PLACES I REMEMBER: My Time WithThe Beatles, by Henry Grossman
***All copies of Places I Remember have been sold. Please see Kaleidoscope Eyes for more of Henry Grossman's photos of the Beatles.
Curvebender is proud to announce the release of Places I Remember: My Time With The Beatles, by photographer Henry Grossman. Best known for his classic contributions to publications such as Time and LIFE, few are aware of Grossman's long and fruitful relationship with the Beatles during the 1960s. For over four decades, the vast majority of his Beatles archive (which tops a staggering 6,000 photographs) has been hidden away, awaiting rediscovery. Now, for the first time ever, over 1,000 of these images — most of which have never been published — are finally being made available in Places I Remember. The collection is unprecedented in its scope and intimacy.
"The Beatles allowed just a few select photographers greater access than most," says renowned Beatles historian Mark Lewisohn, "and no one was ever closer than Henry Grossman… He captured them in one exclusive session after another." Grossman's relationship with the group began in early 1964 when he photographed them during their iconic first performance on The Ed Sullivan Show. By 1965, however, he had become a trusted friend and companion, traveling with The Beatles to The Bahamas and Austria during the production of Help! Over the next three years, he would photograph them time and again behind closed doors, capturing a rare insider's view of The Beatles' world. "They were accustomed to seeing me with a camera, documenting everything that went on around me," Henry explains. "It was simply part of me, part of who I was. More than that, I had become a friend… I was first a friend and second a photographer… So when I pulled out my camera, no one thought twice about it. No one cared. It wasn't seen as invasive." From private moments at home with their loved ones, to late-night parties and recording sessions, Grossman took more photos of The Beatles — over a longer period of time — than any other photographer. Amazingly, only a handful of the more than 6,000 images he took of the group has ever been published — until now.
The existence of such a substantial trove of never-seen images is one of the most unexpected and significant Beatles discoveries in many years. The book's editors, Brian Kehew and Kevin Ryan, first became aware of Grossman's unseen archive in 2006 while finishing work on their first book, Recording The Beatles. "When we were researching that book," explains Kehew, "we had learned that Henry had taken some incredible pictures of the Beatles in the recording studio for LIFE magazine back in 1967. We arranged to feature two unpublished images from that session in our book, and they were obvious highlights." However, Kehew and Ryan were not yet aware that Grossman's archive extended far beyond that particular photo session. "We went to visit Henry at his home after Recording The Beatles came out," explains Ryan, "and we casually asked if he had taken any other photos of the group. He disappeared for a moment and returned with a massive pile of contact-sheets, literally thousands and thousands of photos that no one knew existed. We were stunned. It was almost unfathomable that so many images could have gone unpublished for so long." Adds Kehew, "The photos showed things we had never seen, and they were more beautiful and higher quality than virtually any other photos taken of them. Thousands of the world's greatest Beatles photographs had been sitting unseen for over forty years in a New York closet."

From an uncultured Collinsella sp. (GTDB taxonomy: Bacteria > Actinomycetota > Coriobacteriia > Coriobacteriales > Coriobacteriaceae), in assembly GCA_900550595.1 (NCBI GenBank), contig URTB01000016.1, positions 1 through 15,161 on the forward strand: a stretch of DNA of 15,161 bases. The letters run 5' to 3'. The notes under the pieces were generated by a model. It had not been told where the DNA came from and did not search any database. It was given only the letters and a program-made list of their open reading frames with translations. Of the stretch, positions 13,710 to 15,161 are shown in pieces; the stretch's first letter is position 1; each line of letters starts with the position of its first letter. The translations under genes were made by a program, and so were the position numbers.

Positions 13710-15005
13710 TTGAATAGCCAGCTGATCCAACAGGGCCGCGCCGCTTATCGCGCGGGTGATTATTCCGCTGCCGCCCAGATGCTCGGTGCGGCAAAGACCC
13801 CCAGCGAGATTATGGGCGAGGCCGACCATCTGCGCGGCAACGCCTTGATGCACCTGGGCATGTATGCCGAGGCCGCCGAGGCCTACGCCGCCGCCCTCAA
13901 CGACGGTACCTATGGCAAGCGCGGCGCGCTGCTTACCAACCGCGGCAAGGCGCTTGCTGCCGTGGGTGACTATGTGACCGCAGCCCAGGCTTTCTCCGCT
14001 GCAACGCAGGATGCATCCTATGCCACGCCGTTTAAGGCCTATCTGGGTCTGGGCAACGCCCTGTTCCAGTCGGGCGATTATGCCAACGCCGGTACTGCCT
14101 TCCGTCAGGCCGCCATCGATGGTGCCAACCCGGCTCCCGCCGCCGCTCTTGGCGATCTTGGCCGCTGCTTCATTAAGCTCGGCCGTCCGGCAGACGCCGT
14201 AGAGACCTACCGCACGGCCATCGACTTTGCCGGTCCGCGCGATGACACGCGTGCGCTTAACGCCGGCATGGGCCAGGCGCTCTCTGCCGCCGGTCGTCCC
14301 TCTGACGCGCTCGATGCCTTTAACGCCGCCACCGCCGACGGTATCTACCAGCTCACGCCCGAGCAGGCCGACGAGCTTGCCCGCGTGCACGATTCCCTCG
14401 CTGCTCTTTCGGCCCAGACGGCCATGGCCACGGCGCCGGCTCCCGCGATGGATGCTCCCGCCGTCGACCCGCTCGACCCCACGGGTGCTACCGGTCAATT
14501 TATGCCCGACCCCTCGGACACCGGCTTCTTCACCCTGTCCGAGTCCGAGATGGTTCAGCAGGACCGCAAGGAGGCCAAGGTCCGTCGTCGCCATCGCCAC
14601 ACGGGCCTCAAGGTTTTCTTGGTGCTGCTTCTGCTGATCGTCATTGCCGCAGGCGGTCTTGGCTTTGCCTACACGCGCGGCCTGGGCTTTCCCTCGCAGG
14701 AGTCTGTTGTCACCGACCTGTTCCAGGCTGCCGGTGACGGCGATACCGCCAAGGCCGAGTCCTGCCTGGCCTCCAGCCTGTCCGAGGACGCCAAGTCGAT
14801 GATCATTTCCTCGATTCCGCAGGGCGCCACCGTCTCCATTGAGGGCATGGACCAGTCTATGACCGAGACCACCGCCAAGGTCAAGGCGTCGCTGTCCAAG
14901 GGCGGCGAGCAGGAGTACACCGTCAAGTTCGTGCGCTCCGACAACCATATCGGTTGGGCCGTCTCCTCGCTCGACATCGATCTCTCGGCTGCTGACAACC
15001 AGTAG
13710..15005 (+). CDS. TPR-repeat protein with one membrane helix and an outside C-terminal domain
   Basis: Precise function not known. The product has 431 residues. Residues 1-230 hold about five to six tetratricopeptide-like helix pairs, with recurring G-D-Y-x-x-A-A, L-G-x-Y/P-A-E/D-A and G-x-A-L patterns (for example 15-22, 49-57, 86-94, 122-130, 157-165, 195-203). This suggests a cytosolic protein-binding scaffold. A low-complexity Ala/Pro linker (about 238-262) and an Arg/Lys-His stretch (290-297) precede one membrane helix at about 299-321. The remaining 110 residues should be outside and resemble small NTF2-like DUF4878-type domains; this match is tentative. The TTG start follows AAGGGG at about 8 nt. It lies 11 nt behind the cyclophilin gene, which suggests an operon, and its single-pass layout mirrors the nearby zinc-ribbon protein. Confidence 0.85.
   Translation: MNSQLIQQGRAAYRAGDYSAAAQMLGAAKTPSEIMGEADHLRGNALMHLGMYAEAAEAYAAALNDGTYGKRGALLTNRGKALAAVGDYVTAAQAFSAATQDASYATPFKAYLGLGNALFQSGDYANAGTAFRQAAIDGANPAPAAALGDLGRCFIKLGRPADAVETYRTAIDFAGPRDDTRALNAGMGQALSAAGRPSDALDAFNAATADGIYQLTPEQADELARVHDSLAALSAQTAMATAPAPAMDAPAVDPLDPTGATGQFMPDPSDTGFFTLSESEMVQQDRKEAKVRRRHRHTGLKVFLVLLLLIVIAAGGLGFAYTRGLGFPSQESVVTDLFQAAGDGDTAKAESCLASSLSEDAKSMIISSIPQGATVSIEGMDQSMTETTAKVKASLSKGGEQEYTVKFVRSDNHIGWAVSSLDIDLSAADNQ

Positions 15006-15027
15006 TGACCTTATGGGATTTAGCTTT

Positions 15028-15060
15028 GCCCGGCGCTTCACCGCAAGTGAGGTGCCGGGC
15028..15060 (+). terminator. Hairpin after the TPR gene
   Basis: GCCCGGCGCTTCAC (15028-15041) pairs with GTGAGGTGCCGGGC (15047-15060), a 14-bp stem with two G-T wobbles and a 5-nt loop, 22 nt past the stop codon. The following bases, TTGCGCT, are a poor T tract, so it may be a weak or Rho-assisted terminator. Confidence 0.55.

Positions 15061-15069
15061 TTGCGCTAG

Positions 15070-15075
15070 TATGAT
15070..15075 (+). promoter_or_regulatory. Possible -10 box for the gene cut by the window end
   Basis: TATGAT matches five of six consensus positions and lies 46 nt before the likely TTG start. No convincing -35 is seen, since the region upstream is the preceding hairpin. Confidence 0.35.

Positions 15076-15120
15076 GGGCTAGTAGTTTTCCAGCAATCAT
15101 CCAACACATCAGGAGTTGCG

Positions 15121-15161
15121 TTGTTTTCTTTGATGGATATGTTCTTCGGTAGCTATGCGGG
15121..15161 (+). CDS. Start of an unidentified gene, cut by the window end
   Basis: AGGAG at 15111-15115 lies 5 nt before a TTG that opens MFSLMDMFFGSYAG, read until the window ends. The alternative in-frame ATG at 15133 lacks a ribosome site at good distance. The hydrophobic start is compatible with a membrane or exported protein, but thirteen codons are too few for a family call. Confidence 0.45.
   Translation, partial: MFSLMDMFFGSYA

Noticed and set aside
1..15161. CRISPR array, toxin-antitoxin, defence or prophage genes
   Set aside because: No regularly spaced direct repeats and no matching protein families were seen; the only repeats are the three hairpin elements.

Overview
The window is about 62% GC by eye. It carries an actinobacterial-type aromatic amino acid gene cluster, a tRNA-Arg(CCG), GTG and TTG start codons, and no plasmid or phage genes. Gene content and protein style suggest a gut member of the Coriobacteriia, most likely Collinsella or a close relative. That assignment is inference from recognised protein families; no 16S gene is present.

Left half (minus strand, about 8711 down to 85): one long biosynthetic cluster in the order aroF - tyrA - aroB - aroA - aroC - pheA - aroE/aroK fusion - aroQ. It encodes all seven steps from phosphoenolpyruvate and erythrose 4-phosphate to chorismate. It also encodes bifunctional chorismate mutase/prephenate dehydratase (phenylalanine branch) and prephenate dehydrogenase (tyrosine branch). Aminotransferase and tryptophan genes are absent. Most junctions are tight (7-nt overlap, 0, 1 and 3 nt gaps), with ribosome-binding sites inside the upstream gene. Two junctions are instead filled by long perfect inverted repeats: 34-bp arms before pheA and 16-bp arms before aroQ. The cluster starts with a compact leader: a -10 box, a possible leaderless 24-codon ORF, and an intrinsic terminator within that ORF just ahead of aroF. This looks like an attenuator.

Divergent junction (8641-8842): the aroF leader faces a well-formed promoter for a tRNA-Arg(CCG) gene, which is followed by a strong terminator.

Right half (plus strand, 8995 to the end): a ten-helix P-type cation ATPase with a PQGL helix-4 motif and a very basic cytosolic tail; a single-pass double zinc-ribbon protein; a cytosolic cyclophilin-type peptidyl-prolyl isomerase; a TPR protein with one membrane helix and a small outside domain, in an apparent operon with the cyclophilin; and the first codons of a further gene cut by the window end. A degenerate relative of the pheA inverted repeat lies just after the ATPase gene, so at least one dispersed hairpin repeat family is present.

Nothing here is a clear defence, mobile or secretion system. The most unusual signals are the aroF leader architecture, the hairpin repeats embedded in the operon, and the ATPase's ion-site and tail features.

A collaboration between Grossman and Curvebender soon followed, resulting first in Kaleidoscope Eyes, a limited-edition book documenting an entire evening at Abbey Road Studios while the group recorded Sgt. Pepper's Lonely Hearts Club Band. The long-term goal, however, was a definitive overview of Grossman's Beatles photos, and it was no small task. Working closely with the photographer, Ryan and Kehew spent over four years culling the best images from this incredible archive and distilling them into one remarkable volume. Weighing in at 528 pages and featuring over 1,000 black and white and color images, Places I Remember is a landmark in the world of Beatles photography. The images are presented chronologically, and the accompanying text by Grossman clarifies and explains events along the way. The result is an engaging first-hand account of a journey into the Beatles' world at the height of their fame.
"Mostly unseen all these years, Grossman's archive is artfully and intelligently revealed in this book," says Mark Lewisohn, "and so we have, for the first time, unarguably the premier Beatles photo collection. It's a thrill to see and a feast to learn from — pure unmistakeable layers of how it was."